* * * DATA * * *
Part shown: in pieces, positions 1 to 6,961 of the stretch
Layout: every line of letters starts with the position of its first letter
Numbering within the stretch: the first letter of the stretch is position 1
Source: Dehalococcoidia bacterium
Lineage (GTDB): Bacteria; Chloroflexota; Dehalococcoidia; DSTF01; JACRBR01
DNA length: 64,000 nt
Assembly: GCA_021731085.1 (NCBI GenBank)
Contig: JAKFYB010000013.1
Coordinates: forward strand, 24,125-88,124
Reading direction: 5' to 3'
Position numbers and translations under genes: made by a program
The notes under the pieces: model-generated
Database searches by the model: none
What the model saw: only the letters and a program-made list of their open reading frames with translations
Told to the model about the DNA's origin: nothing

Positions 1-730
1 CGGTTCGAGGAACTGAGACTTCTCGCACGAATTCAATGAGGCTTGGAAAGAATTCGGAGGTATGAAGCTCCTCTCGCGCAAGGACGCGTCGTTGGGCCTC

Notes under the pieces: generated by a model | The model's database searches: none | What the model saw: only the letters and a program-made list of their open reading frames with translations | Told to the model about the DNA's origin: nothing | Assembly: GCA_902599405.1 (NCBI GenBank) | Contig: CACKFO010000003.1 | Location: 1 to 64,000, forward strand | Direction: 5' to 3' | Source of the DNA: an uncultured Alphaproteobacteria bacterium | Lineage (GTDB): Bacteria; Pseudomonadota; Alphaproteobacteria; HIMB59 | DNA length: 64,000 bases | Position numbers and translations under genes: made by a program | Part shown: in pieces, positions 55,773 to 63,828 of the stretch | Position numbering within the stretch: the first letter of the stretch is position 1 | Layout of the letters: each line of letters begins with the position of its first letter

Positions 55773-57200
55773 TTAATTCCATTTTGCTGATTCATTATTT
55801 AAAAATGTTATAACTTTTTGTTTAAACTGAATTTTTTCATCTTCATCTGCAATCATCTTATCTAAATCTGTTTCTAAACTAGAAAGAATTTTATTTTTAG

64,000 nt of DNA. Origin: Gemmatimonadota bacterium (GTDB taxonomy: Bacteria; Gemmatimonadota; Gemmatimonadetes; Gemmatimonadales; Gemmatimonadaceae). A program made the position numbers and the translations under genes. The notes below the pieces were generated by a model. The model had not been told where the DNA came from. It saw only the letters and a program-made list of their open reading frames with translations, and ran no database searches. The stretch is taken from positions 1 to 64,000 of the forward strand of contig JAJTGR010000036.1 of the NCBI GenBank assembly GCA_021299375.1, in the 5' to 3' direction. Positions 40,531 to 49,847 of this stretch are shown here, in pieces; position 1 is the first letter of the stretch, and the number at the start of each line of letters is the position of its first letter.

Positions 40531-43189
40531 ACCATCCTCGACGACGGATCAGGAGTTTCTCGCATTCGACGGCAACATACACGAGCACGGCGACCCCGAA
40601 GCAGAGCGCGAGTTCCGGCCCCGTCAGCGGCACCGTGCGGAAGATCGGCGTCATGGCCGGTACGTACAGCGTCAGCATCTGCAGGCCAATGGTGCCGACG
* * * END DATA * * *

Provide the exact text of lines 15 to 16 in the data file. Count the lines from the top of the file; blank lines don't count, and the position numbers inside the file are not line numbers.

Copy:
Told to the model about the DNA's origin: nothing

Positions 1-730